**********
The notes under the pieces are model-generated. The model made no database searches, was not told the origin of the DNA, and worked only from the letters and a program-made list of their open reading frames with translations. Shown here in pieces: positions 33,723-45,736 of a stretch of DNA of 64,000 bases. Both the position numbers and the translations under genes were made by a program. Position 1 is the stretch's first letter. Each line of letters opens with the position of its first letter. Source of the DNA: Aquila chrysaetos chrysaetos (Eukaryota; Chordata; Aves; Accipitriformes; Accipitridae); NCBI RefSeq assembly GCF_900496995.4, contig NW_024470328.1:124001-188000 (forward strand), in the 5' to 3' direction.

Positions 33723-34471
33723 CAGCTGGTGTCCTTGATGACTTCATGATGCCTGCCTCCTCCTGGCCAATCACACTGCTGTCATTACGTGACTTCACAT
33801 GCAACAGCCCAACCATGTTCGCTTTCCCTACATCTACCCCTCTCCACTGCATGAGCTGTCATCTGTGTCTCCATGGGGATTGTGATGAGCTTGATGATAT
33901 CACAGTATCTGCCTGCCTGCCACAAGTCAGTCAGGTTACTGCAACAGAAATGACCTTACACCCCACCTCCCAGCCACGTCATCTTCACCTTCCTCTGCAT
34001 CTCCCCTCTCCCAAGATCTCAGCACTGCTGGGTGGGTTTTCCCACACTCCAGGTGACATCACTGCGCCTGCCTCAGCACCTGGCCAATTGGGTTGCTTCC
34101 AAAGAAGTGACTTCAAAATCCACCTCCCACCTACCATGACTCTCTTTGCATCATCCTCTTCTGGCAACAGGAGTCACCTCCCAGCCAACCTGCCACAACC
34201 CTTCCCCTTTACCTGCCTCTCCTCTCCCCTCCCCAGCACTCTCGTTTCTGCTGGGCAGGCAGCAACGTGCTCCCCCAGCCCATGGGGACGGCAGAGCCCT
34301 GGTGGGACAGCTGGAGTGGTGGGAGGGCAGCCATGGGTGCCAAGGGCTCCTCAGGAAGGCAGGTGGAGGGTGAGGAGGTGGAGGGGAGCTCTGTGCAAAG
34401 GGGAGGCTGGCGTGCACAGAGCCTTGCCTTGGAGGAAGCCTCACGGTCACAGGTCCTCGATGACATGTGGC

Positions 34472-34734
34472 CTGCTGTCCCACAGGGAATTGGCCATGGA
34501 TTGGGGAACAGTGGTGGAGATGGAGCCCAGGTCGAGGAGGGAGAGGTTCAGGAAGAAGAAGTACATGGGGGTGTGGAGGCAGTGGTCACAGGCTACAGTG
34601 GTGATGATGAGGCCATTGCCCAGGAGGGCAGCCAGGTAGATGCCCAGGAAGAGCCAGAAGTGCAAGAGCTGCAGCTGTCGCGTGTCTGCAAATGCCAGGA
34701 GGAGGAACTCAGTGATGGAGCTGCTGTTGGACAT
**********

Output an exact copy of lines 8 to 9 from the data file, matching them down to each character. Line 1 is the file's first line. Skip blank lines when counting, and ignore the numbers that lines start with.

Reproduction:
34201 CTTCCCCTTTACCTGCCTCTCCTCTCCCCTCCCCAGCACTCTCGTTTCTGCTGGGCAGGCAGCAACGTGCTCCCCCAGCCCATGGGGACGGCAGAGCCCT
34301 GGTGGGACAGCTGGAGTGGTGGGAGGGCAGCCATGGGTGCCAAGGGCTCCTCAGGAAGGCAGGTGGAGGGTGAGGAGGTGGAGGGGAGCTCTGTGCAAAG